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Brown Beetle Threat to Organic Vineyards

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Brown Beetle Threat to Organic Vineyards

The brown beetle (Costelytra zealandica) is a pest causing problems to vineyards that are committed to sustainability. Previously being kept under control by the use of insecticides, the beetle is causing havoc as more vineyards head towards organic and biodynamic practices. This same beetle in its immature stages is known as the grass grub, a pest to farming pastures for decades.

Kono Beverages, producer of Tohu and Aronui wines, are co-leading a project to study the life cycle of the brown beetle. They aim to find sustainable ways to mitigate the damage it causes in vineyards. Being committed to Kaitiakitanga (guardianship) through their unique Maori culture, Kono places great value on the health and vitality of their land, and are aiming for their Awatere Valley vineyard to become a fully organic operation by 2020. They have teamed up with PhD student Mauricio González Chang, and Professor Steve Wratten from the Bio-Protection Research Centre at Lincoln University, the only government-funded Centre of Research Excellence (CoRE) in the South Island. Having secured three years of funding through a Callaghan Innovation Grant, this study is Chang’s PhD project.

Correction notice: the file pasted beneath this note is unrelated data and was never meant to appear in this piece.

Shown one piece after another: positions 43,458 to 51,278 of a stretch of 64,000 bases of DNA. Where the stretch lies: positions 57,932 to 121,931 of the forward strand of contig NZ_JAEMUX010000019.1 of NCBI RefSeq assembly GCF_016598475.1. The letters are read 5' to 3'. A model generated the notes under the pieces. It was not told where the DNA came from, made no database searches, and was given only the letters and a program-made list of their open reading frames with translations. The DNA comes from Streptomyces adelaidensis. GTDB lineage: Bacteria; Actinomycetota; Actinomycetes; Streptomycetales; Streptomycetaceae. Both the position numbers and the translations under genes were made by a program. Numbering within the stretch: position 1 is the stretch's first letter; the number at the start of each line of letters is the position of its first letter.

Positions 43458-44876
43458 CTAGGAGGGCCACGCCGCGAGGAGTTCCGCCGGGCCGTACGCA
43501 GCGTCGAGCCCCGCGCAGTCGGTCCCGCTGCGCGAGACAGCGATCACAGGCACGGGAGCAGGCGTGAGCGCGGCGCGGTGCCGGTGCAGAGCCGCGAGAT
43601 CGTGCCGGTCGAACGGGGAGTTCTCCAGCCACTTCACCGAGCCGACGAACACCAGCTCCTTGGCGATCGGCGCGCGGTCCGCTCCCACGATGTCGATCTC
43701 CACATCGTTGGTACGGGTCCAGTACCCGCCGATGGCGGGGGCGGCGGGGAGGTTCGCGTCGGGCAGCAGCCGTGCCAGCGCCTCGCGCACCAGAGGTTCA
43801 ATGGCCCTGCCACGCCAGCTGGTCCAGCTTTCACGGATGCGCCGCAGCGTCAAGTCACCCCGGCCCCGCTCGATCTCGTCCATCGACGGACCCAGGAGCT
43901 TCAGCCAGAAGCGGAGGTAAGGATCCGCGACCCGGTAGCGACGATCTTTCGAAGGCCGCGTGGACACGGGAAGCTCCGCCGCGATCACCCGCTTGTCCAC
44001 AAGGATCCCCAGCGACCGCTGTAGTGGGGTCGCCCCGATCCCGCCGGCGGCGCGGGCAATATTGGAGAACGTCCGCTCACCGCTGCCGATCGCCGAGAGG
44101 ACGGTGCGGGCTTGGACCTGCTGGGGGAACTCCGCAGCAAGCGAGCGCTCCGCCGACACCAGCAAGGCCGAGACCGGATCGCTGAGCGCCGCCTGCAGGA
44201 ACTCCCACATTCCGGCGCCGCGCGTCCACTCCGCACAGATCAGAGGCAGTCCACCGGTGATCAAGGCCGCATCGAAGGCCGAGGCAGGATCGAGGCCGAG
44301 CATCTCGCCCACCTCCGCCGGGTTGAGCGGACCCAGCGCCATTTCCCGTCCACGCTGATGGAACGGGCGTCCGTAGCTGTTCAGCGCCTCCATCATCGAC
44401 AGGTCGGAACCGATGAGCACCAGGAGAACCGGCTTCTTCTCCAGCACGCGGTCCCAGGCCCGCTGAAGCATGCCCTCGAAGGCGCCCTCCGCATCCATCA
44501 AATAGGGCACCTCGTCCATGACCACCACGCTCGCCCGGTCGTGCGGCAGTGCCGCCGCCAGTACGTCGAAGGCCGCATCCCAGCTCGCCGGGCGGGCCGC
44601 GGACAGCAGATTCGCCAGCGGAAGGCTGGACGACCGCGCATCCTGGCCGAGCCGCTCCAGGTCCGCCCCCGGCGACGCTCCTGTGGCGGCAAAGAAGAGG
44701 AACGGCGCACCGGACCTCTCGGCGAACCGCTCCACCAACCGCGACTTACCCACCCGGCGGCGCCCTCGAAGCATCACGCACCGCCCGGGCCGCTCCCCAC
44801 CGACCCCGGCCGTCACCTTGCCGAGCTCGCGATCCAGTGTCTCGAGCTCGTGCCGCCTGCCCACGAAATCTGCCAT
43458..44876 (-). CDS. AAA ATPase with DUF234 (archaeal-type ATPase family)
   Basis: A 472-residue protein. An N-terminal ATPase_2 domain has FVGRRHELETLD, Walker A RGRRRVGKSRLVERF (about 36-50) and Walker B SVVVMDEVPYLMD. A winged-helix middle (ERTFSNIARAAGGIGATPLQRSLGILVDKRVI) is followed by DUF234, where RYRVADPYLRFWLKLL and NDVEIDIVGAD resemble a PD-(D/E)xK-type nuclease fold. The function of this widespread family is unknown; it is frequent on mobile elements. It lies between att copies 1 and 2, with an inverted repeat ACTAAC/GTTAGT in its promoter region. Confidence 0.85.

“We aim to understand the biology of the beetle and what to do to ameliorate the damage it does using agro-ecological techniques,” Professor Steve Wratten, Lincoln University.

Pinot Noir and Chardonnay vines are the most susceptible, and Kono Beverages have set aside an area of their Awatere vineyard for experimentation. “We are interested in biological controls, and intervention at the larvae stage. Can we disturb the beetles’ feeding patterns underground or its life-cycle,” asks Mondo Kopua, Marlborough Group Vineyards Manager, Kono Beverages. Trials will range from planting intercepting hedges, inter-row crops, and headlands sward. Organically approved sprays applied to leaves and soil will also be experimented with in order to decrease vine leaves’ palatability.

Some trials will be replicated in other partner vineyards in Marlborough, including Wither Hills, and Rock Ferry. Field days will also be held to share information and ideas with the wider industry.

With Organic Winegrowers New Zealand having set targets to have 20% of New Zealand vineyard under organic husbandry by 2020, it is important that this type of research is undertaken now.

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